Front row fear

pclinic head to knee cropped

So I want to talk about the fear of the front row. And what the front row represents for me. I remember in my very first class being asked (encouragingly) to set myself up towards the back so I could copy people in front and avoid any pressure being in the front row. This seemed, to me, logical and so I set up 3 rows back. I then spent the whole of my first class watching the front in awe and deciding that I would never, ever be good enough to practice right up in front of the mirror. About


You hear it all the time in class: “focus one point in the mirror”. And sometimes: “don’t even blink your eyes”. These words may sound a little strange to you, maybe even silly, but I love these words. These words changed my life. My name is Anni. I’ve been teaching at Bikram Yoga Montreal for a few years now, and many of you have already heard my story. I first came to Bikram yoga about 8 years ago, broken. Or at least, almost broken, on my way towards a complete breakdown.   I was stressed out, extremely anxious, and a severe

You can lead a horse to water…


A friend of mine has been suffering from a pretty painful injury for the past few months. I’ve managed not to preach the yoga gospel at her about it, and just tried to be supportive and empathetic while quietly continuing my daily practice, in the hopes that she would one day ask about it. That day finally came. She posted on facebook the other day saying that she wished there was a yoga class for inflexible people with injuries, and my immediate reaction was “OMG YES”. Other people beat me to it, and explained that if the instructor is legit,


So school is back in session, and as happens every year, this means a sudden influx of fresh young faces coming into our studios for the first time. Some of them will have practiced at studios in the cities where they’re from, but a lot of them are complete beginners. It can be frustrating sometimes to have easily a third of the class be made up of first-timers, but with a little extra care, the experience can be much smoother for everyone. Herewith, a field guide to helping our yoga frosh feel at home: DO: Remember that newcomers to Montreal

Home away from home: Bikram Yoga Burlington

I love the side door - so much nicer than your usual emergency exit

I know Burlington is a small college town. Like every other Montrealer, I’ve been there a million times, and grew up doing the cross-border diaper run back when everything was much cheaper in the US, so I assumed it would be easy to find my way to the Bikram studio there. In a way, it definitely was, but when I arrived at the place where the studio should have been, there was a floor covering store instead. Turns out the studio was around back (across from a really neat little art supply store), and I just have a knack for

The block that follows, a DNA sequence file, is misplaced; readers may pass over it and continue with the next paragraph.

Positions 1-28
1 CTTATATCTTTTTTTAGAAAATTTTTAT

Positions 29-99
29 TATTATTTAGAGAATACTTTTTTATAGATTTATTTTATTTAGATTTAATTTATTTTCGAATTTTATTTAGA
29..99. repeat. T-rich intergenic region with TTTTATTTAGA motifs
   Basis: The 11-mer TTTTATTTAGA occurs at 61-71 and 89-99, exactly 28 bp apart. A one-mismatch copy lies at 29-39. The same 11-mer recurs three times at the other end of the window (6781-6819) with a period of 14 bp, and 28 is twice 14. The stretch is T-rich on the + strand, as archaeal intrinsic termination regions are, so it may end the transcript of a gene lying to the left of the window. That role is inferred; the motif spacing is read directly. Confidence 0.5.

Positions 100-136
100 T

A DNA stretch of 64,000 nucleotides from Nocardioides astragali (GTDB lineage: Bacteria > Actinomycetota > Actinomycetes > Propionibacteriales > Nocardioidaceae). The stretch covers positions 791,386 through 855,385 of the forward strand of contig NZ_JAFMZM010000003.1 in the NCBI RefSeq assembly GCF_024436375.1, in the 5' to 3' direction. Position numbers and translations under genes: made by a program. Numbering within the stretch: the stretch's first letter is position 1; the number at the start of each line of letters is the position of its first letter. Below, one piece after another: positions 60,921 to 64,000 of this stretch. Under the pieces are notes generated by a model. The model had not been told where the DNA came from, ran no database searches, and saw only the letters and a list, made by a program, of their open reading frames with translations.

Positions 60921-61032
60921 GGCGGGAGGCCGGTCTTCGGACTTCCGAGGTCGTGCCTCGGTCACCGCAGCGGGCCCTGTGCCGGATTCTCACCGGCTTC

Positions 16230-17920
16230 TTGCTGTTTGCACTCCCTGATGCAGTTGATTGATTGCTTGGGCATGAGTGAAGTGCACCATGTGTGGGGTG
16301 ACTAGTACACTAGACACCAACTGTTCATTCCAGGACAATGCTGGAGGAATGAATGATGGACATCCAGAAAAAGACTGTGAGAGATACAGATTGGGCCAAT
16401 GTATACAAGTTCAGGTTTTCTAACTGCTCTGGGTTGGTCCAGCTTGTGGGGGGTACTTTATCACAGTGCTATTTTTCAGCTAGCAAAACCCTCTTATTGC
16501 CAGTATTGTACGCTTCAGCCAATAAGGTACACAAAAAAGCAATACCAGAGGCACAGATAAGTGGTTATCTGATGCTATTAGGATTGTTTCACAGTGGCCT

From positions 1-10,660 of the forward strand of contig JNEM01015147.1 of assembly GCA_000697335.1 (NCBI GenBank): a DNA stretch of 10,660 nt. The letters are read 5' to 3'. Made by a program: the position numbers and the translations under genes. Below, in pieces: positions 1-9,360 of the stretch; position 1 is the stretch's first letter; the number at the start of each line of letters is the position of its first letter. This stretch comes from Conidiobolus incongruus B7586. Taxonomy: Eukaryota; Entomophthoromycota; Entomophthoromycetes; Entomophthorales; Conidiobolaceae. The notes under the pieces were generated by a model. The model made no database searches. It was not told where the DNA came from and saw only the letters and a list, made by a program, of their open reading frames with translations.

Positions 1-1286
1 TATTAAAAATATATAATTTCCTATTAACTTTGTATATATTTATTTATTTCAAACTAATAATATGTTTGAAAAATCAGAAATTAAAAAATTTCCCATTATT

“This class is like a holdup – just do what I say and nobody gets hurt”

“It’s all there in the dialogue – that’s all most people should ever need.” One of our teachers said that to me the other day, and it got me thinking. It’s been a while since I’ve gotten or asked for any corrections, and it’s also been a while that I feel like my practice is stronger is many ways even if I’m not going as deep as I used to, and then I realized: The difference is that I’m not thinking about it any more. I’m not analyzing my practice, I’m not looking at each step of each posture as

What’d I do?

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A very strange thing happened to me the other day: I was in class, on my mat, doing my thing like everyone else, and actually doing it better than I normally do (by which I mean not falling on my ass like a drunk penguin 17 times in the first set alone). The person in front of me was not so lucky, and despite/because of * the tremendous effort they put in, they fell out about halfway through. Now, we talk a lot about not being a distraction to other people when they’re in postures (or savasana), and that’s all

If we talked to our friends that way…


I’ve always thought of our studios as judgment-free spaces, where people of all shapes, sizes, and abilities are welcome and the only real rule is that everyone works at their own level and respects what their body is telling them on a day-to-day basis. That belief has made it much easier to start from scratch a few times, to walk into the studio after a lengthy absence, strip down to nearly nothing, and go sweat my ass off in front of a mirror in a room full of people, and to keep doing that day after day no matter how

The devil is in the details

I practice every day. Sometimes I miss a day, because life happens, but other times I’ll do a double, also because life happens, so it evens out to “I practice every day”. The benefits of a daily practice are numerous, as so many other blogs will tell you, and just when I think I know them all I go and stumble across more, or discover that some of the ones I’d previously been skeptical of (like having fewer, if any, post-surgical pain or complications) are actually kind of valid. That said, though, one of the things that’s usually listed as

0 to 60 in 4.3 seconds – A play in one act

So much better than Gatorade.

Scene: A generic hospital room on a hot summer morning, 2013. A nurse is standing over a patient while orderlies and other nurses wheel assorted things in and out, taking various measurements of the patient’s state of being: Nurse: So, you know you won’t be able to drive a car after this operation, right? Patient: Well, I don’t drive, so that’s not a big deal. Nurse: I don’t understand… Patient: I don’t drive, at all. Nurse: But how did you get here? Patient: On a bixi. Nurse: Oh. Well, you won’t be able to drive a car this afternoon. Patient:

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